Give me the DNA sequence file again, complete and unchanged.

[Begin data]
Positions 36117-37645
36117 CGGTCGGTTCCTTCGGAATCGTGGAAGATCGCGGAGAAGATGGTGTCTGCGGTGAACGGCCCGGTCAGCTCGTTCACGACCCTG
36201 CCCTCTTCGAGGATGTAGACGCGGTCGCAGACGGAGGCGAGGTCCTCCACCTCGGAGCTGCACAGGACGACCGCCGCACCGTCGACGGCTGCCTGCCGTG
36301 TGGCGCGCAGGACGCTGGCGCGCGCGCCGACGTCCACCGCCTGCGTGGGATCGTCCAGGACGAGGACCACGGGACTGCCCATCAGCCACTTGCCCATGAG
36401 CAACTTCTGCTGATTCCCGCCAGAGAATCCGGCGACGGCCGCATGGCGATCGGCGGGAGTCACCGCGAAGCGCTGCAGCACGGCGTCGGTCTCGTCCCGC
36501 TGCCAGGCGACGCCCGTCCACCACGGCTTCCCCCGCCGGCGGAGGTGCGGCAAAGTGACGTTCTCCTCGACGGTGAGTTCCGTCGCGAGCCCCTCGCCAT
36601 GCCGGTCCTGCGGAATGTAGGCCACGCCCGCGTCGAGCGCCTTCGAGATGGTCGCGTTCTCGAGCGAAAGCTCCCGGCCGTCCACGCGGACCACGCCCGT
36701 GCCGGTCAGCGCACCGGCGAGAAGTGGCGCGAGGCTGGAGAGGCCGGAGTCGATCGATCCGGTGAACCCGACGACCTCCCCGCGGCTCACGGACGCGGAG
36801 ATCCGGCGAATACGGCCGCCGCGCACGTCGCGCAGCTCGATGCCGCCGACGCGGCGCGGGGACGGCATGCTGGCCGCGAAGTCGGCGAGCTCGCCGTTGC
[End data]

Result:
Positions 36117-37645
36117 CGGTCGGTTCCTTCGGAATCGTGGAAGATCGCGGAGAAGATGGTGTCTGCGGTGAACGGCCCGGTCAGCTCGTTCACGACCCTG
36201 CCCTCTTCGAGGATGTAGACGCGGTCGCAGACGGAGGCGAGGTCCTCCACCTCGGAGCTGCACAGGACGACCGCCGCACCGTCGACGGCTGCCTGCCGTG
36301 TGGCGCGCAGGACGCTGGCGCGCGCGCCGACGTCCACCGCCTGCGTGGGATCGTCCAGGACGAGGACCACGGGACTGCCCATCAGCCACTTGCCCATGAG
36401 CAACTTCTGCTGATTCCCGCCAGAGAATCCGGCGACGGCCGCATGGCGATCGGCGGGAGTCACCGCGAAGCGCTGCAGCACGGCGTCGGTCTCGTCCCGC
36501 TGCCAGGCGACGCCCGTCCACCACGGCTTCCCCCGCCGGCGGAGGTGCGGCAAAGTGACGTTCTCCTCGACGGTGAGTTCCGTCGCGAGCCCCTCGCCAT
36601 GCCGGTCCTGCGGAATGTAGGCCACGCCCGCGTCGAGCGCCTTCGAGATGGTCGCGTTCTCGAGCGAAAGCTCCCGGCCGTCCACGCGGACCACGCCCGT
36701 GCCGGTCAGCGCACCGGCGAGAAGTGGCGCGAGGCTGGAGAGGCCGGAGTCGATCGATCCGGTGAACCCGACGACCTCCCCGCGGCTCACGGACGCGGAG
36801 ATCCGGCGAATACGGCCGCCGCGCACGTCGCGCAGCTCGATGCCGCCGACGCGGCGCGGGGACGGCATGCTGGCCGCGAAGTCGGCGAGCTCGCCGTTGC